‘Hocus pocus’ or sound science? Can brain mapping save Nikolas Cruz from death row?
Florida school shooting suspect Nikolas Cruz quickly glances up at the prosecutors during a hearing on April 27, 2018, in Fort Lauderdale, Florida. - Taimy Alvarez/Pool/Getty Images North America/TNS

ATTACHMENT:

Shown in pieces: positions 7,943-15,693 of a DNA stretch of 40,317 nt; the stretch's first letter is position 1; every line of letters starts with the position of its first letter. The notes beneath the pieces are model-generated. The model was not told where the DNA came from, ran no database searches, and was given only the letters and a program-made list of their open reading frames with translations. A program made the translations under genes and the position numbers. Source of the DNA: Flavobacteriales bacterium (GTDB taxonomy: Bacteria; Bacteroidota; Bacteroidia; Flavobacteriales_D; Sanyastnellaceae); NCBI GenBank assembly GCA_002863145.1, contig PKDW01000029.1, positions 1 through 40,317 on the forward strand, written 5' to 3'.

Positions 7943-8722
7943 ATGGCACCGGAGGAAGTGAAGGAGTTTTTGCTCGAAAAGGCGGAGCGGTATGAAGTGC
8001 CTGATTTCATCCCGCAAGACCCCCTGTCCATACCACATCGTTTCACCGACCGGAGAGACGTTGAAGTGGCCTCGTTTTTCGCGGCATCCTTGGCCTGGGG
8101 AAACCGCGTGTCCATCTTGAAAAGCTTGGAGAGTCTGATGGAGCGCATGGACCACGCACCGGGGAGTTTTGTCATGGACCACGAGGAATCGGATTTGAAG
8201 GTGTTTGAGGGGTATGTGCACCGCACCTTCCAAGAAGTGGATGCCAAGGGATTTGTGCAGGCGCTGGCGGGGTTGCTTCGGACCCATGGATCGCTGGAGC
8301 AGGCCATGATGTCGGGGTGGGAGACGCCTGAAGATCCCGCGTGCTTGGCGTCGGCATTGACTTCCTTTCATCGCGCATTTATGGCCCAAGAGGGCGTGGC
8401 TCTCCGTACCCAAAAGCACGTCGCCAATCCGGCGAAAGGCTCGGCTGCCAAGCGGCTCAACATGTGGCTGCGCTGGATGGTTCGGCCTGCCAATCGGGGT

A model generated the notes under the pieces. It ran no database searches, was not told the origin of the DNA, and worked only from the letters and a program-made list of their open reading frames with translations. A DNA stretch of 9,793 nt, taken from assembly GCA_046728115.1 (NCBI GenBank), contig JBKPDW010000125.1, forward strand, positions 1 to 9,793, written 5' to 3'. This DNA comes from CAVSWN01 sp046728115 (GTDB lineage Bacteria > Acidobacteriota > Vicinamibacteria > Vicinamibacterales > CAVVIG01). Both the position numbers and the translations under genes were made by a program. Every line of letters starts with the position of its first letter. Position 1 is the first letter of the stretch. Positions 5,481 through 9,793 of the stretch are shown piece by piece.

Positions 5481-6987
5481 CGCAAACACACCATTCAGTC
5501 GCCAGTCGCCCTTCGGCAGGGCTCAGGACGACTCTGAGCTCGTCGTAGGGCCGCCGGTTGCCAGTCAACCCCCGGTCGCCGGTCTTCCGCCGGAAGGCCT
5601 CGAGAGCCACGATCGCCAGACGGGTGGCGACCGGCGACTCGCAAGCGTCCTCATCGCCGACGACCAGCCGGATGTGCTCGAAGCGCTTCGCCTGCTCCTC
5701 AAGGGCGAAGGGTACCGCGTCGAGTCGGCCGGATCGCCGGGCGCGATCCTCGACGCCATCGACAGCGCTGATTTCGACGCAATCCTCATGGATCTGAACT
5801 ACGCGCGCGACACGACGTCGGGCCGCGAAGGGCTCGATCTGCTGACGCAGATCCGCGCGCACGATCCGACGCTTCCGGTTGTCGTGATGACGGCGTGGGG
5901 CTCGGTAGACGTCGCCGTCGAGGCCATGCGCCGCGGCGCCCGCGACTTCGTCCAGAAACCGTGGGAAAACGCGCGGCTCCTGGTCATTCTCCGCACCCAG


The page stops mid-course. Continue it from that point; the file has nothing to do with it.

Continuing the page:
MIAMI — Over a decade ago, a “brain-mapping” technology known as QEEG was first used in a Florida death penalty case, helping keep a convicted Miami killer off death row by swaying jurors that brain damage had left him prone to violence. In the years since, brain mapping remains very much a legal gray area, inconsistently accepted in a small number of death penalty cases across the state. In some, prosecutors fought it as junk science and judges agreed to block results. In others, prosecutors raised no objections to the tests. The questions surrounding brain mapping will soon be on trial again...